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Russell Brand: More women come forward after comedian accused of sexual assault

Russell Brand leaves the Troubabour Wembley Park theatre in London after performing a comedy set on Saturday after the allegations were made public
Russell Brand leaves the Troubabour Wembley Park theatre in London after performing a comedy set on Saturday after the allegations were made public Copyright James Manning/AP
Copyright James Manning/AP
By Saskia O'DonoghueDavid Mouriquand with AP
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Russell Brand is facing fresh allegations just days after being accused of rape, sexual assault and emotional abuse. Channel 4 has launched an investigation, while the BBC is "urgently looking into the issues raised".


Russell Brand, the British comedian-turned-influencer, has been accused of rape, sexual assault and abuse based on allegations from four women who knew him over a seven-year period at the height of his fame.

The claims were reported on Saturday by The Sunday Times and its sister newspaper The Times as well as Channel 4’s ‘Dispatches’ programme.

In the coverage, one woman alleged she had been raped, while three others accused Brand of sexual assault. One of the women also said he had been physically and emotionally abusive. Brand has also been accused of grooming and sexually assaulting a 16-year-old. 

Brand has denied all of the allegations and said that all of his relationships have been consensual.

Before the stories were published, Brand posted a video online denying the claims, saying they had been outlined in two “extremely disturbing letters” from a “mainstream media” television company and a newspaper.

In the video, he didn’t identify the news organisations by name but said, “Amidst this litany of astonishing, rather baroque attacks are some very serious allegations that I absolutely refute,” he said.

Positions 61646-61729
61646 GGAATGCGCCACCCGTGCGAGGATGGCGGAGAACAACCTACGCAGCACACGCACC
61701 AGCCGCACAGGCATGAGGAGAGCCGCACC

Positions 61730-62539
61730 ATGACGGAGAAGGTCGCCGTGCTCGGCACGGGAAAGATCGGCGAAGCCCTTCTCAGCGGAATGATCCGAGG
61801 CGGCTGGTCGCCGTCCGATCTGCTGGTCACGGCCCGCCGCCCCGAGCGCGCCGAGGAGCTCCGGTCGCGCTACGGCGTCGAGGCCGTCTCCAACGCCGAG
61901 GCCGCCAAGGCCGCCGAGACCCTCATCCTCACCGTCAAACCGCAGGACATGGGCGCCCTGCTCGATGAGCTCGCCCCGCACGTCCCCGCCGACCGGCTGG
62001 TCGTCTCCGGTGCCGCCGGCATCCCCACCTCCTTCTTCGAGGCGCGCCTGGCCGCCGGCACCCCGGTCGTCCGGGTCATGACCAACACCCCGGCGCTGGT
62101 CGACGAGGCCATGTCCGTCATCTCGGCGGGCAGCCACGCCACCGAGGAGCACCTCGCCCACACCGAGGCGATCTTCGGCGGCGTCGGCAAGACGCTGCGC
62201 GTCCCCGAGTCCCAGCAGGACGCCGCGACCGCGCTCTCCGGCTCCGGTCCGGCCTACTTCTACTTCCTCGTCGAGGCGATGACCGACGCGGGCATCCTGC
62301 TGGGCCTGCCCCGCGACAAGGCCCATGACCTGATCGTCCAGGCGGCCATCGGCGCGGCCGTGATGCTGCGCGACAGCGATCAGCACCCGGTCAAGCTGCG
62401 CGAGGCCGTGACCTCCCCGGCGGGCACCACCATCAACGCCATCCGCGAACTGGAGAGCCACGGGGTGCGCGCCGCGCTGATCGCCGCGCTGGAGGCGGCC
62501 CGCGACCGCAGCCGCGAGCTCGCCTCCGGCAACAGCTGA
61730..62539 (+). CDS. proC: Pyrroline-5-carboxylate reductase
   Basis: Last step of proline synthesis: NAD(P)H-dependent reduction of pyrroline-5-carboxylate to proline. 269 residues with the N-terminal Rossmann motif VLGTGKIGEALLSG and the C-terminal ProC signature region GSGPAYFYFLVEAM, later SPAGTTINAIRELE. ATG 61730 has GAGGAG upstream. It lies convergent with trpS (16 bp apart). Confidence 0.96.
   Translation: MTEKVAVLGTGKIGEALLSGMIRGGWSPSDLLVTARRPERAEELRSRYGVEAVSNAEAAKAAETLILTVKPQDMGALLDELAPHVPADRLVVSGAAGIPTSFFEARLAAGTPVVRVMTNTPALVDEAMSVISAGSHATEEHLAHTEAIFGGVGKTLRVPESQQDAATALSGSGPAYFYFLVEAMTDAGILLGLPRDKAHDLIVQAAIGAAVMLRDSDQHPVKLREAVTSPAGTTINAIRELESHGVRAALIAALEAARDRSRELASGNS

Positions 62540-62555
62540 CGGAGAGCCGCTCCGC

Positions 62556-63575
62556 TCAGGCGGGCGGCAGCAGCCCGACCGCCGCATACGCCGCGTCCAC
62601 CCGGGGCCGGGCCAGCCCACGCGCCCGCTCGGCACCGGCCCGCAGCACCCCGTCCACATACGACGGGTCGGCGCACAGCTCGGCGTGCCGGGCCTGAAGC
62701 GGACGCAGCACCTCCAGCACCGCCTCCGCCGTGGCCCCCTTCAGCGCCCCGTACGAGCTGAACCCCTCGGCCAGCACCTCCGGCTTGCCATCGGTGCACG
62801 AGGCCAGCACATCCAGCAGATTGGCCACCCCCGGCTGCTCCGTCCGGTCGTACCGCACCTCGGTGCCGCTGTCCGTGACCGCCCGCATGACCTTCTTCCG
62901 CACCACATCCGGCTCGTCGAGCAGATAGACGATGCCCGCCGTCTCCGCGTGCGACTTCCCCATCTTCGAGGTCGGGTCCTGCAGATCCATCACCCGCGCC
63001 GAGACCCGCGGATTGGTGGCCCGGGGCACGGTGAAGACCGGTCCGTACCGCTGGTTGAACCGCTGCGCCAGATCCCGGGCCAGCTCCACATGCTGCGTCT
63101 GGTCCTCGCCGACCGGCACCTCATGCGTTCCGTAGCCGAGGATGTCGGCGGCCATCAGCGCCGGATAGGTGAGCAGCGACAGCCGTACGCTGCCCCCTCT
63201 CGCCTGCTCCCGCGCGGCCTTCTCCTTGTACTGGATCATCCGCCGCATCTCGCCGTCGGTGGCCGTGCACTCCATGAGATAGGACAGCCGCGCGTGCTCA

“These allegations pertain to the time when I was working in the mainstream, when I was in the newspapers all the time, when I was in the movies and, as I have written about extensively in my books, I was very, very promiscuous”, he continued, adding, “Now during that time of promiscuity the relationships I had were absolutely, always consensual. I was always transparent about that then, almost too transparent, and I am being transparent about it now as well."

Brand also suggested that the reports were part of a coordinated attack designed to discredit him because of his sometimes controversial views.

He has been widely criticised for expressing scepticism about COVID-19 vaccines and for choosing to interview contentious podcasters including the likes of Joe Rogan.

“To see that transparency metastasized into something criminal, that I absolutely deny, makes me question is there [sic] another agenda at play,” Brand said.

The women who have made the allegation explained that they only felt ready to tell their stories after being approached by reporters.

Some cited Brand’s newfound prominence as an online wellness influencer as a factor in their decision to speak.